Most verbal communication in online games so often eatures a mixture of slurs and profanity. Most games offer no alternative to voice chat often feeling like the only option is to mute it all out. However shutting your ears to everyone reduces your team interaction and communication; it removes the player from the fact they are playing with real people. How refreshing it is then to see that Little Big Planet provides all the communication tools you need without having to open your mouth.
The control interface in Little Big Planet gives the player full control of their arms, head and even hips, as well as providing various emote options that when combined allow players to express almost any emotion without need for any vocal contribution.
For example when a player completes a particularly difficult part or wins a race they usually activate the biggest smile Sackboy can muster combined with waving and dancing arms. Even when a frustrated player shows Sackboy’s clenched fists and angry face he looks adorable making any potential conflict look more like a child's tantrum.
During moments of frustration or continued death I often push Sackboy’s sad emoticon all the way to all out bawling complete with arms outstretched double thumbs down. More often than not this prompts the second player to sidle alongside with a cute smile and give a few “there there” pats on the back. Que both Sackboys switching to a full happy mode and jumping for joy.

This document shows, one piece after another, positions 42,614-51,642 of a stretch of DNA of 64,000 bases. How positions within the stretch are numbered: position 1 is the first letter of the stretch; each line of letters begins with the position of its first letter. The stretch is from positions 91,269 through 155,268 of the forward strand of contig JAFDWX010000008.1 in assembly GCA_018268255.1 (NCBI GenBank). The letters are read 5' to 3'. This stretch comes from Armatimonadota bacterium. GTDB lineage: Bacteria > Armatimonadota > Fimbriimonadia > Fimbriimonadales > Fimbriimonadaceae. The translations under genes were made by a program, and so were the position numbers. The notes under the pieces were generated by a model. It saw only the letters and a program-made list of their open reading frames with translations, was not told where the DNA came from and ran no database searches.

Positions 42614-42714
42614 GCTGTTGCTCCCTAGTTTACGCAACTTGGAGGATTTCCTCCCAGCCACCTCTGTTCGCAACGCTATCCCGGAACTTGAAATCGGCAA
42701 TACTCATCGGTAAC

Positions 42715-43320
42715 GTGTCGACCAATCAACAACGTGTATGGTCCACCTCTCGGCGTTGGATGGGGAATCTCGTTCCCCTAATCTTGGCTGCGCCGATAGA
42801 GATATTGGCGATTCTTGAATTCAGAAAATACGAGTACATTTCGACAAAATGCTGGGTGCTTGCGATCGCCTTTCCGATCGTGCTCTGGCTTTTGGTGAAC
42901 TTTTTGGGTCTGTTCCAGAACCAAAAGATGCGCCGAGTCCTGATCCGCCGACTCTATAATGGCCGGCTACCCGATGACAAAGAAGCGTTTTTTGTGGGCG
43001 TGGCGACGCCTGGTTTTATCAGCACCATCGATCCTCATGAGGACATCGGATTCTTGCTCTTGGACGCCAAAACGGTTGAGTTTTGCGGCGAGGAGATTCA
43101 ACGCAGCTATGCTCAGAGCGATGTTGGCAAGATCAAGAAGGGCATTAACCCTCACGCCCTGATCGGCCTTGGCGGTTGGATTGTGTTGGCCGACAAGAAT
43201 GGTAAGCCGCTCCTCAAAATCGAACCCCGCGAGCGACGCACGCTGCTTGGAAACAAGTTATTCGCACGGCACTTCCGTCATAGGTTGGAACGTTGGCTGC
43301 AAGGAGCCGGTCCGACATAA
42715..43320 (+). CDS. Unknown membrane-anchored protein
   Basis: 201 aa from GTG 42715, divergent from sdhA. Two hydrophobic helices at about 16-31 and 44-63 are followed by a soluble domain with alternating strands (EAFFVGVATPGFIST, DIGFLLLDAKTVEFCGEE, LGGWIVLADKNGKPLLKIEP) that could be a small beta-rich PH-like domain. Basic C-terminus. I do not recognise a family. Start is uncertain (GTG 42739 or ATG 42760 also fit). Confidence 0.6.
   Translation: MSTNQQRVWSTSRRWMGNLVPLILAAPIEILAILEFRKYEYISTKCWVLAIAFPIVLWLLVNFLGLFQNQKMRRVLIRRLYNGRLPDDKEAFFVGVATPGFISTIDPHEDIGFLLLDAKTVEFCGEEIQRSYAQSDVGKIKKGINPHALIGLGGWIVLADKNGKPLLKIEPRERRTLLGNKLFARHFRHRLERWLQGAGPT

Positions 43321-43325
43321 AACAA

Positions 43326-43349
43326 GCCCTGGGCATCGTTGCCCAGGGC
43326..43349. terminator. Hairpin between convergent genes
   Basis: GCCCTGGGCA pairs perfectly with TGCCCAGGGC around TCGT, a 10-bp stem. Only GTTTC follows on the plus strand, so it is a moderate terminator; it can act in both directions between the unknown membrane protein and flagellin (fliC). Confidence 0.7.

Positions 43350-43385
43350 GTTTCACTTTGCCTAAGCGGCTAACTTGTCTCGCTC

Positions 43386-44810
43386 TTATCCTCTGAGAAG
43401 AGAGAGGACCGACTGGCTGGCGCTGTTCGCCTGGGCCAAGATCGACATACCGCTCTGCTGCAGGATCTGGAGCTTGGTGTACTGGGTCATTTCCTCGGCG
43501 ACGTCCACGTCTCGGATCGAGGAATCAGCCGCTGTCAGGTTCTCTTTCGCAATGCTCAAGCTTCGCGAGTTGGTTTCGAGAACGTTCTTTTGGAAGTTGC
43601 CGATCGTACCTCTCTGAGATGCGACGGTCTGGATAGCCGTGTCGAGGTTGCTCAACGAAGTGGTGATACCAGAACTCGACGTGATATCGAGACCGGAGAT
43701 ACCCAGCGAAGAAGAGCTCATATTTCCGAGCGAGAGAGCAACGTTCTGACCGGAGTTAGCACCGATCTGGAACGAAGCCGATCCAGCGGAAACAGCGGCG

This use of puppetry makes the player feel like they are role-playing as the little Sackboy rather than speaking over the game as themselves. It takes the player into their avatar and makes events as described above feel like an important part of play. It is hard to tell if players that would normally curse and insult play differently when their voice cannot be heard but largely discouraging that communication makes the online play experience more enjoyable.
The beauty of this is that if it allows players of all ages, genders, languages and race communicate in an even and safe environment ,it encourages a greater level of roleplay which voice communication often ruins.
Instead of building non-verbal systems to support co-operation, roleplay and enjoyment, many games use voice communication as an easy out. I wonder if some games would actually be enhanced by being designed as if no player would ever be able to speak to another verbally. How could you use avatar emotes, automated responses and other actions to allow players to act out their thoughts. It may not work in every situation but I think many games would have a wider appeal if voice communication was not the only way to say how you feel.
I would also add that voice communication is possible in Little Big Planet (and is complete with lip syncing Sackboy) but in my time of playing it was a very rare occurrence. Another side effect of this level of puppetry in Little Big Planetis it has allowed for Machinima such as this
[Check out my blog Heaven Twiddling for more games design highlights.]